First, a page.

By Mary Teresa Bitti
Save the environment. Save the planet. From coast to coast, local governments and citizen groups are taking up the challenge to build sustainable communities and in the process taking environmental stewardship into their own hands to lessen the burden on the planet.
"It has historically always been municipalities that have led the way with programs and initiatives that have been very innovative and progressive," says Jed Goldberg, president of Earth Day Canada.
"The federal government has been slow in reacting and so municipalities continue to carry the load."
From introducing rural virtues into high-density urban centres to putting rainwater and wind power to work, cities are leading the way to a healthier planet.
Here's a sampling of some of the innovative, interesting and above all environmentally smart solutions taking place across the country:
Leaf Rapids, Man. In April, this small community became the first Canadian jurisdiction to introduce a total ban on plastic bags. The new bylaw prevents retailers from selling or distributing the single-use bags. Ignoring the ban could result in a $1,000-a-day fine.
Meanwhile, a group of residents in Perth, Ont., have been running their own initiative to reduce plastic waste by selling reusable bags for $1.49 each. Part of the proceeds will help finance a public swimming pool in Perth.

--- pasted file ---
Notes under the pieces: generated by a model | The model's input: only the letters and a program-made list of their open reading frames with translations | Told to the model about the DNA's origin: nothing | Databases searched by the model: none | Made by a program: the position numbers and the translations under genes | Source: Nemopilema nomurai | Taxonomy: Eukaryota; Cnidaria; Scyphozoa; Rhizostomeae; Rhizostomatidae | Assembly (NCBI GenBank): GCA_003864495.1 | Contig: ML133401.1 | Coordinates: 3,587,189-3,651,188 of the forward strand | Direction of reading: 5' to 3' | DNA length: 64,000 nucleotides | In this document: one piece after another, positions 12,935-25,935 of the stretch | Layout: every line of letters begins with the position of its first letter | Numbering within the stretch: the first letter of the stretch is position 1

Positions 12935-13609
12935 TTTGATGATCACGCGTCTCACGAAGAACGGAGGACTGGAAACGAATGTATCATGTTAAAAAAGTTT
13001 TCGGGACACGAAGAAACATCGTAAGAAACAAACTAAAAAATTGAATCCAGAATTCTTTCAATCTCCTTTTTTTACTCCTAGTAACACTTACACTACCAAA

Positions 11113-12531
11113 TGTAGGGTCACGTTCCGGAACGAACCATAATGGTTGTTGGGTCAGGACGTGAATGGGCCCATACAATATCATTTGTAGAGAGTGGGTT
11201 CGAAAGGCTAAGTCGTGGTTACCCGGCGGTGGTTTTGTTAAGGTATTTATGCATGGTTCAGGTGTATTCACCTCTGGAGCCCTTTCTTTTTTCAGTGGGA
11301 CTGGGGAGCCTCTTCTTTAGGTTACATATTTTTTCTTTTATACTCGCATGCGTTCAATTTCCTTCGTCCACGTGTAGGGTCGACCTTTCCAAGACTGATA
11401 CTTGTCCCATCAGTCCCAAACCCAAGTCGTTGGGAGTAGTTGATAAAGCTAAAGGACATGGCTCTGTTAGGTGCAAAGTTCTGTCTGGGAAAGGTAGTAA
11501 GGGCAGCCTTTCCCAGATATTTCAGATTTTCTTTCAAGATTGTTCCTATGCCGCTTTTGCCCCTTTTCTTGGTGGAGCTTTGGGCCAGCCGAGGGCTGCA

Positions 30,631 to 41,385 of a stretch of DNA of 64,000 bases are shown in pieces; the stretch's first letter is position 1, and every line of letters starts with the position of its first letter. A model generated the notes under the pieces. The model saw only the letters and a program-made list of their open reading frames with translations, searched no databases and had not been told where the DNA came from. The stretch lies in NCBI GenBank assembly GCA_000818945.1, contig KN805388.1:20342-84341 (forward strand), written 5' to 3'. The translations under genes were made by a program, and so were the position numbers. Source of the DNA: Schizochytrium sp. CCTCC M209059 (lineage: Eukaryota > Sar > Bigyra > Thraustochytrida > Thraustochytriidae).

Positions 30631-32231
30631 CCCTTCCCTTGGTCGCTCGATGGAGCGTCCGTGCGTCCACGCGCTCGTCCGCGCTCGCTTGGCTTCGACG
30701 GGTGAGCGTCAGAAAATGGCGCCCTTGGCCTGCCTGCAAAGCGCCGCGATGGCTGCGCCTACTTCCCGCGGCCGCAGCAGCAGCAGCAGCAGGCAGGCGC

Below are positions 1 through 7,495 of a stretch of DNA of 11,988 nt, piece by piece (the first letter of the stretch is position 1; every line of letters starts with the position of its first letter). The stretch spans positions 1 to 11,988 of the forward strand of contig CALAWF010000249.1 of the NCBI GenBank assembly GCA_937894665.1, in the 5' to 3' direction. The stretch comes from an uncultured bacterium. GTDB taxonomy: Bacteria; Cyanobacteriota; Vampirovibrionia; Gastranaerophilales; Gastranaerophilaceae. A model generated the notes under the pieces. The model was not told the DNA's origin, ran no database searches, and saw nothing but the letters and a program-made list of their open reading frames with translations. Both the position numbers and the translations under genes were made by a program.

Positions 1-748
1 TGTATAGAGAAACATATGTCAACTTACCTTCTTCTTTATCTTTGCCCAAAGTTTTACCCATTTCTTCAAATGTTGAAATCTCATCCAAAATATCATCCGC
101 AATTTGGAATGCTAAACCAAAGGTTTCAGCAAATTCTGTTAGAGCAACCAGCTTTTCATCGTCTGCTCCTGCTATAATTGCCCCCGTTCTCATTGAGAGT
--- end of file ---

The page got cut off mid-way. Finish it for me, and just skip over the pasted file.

Vancouver Mayor Sam Sullivan's EcoDensity Initiative is geared to making Vancouver greener, more livable and more affordable.
For the next four months, the city will ask citizens, businesses and those in the development, housing, social services and environmental communities to look at ways the City of Vancouver can promote greater density that is also green, livable and affordable.
EcoDensity will mean altering some city policies, bylaws, incentives and zoning.
The city is also developing the country's first "net-zero building" for the Olympic athletes' village. The complex will produce as much energy as it uses. Windows on both sides of all units will increase natural light and cross-ventilation. Photovoltaic cells will capture solar energy, and it will even use waste heat from an adjoining building.
Quebec City This city has been named Canada's most sustainable city by Corporate Knights magazine. It seems the almost 200-year-old city is on track to sustain itself the longest thanks to safe communities, diverse government, bikeable streets and top sewage and water treatment facilities.
White Rock, B.C. The city's new operations plant is made of recycled materials, takes advantage of natural light and ventilation, and collects rainwater that is used to run the building's toilets, wash the city's utility vehicles and fill the tanks in the street-washing trucks. Heat from the water is extracted with a heat-transfer pump and used in the building.
Port Coquitlam, B.C. All building projects now go through a "triple bottom line" checklist covering economic, environmental and social sustainability before they get approved.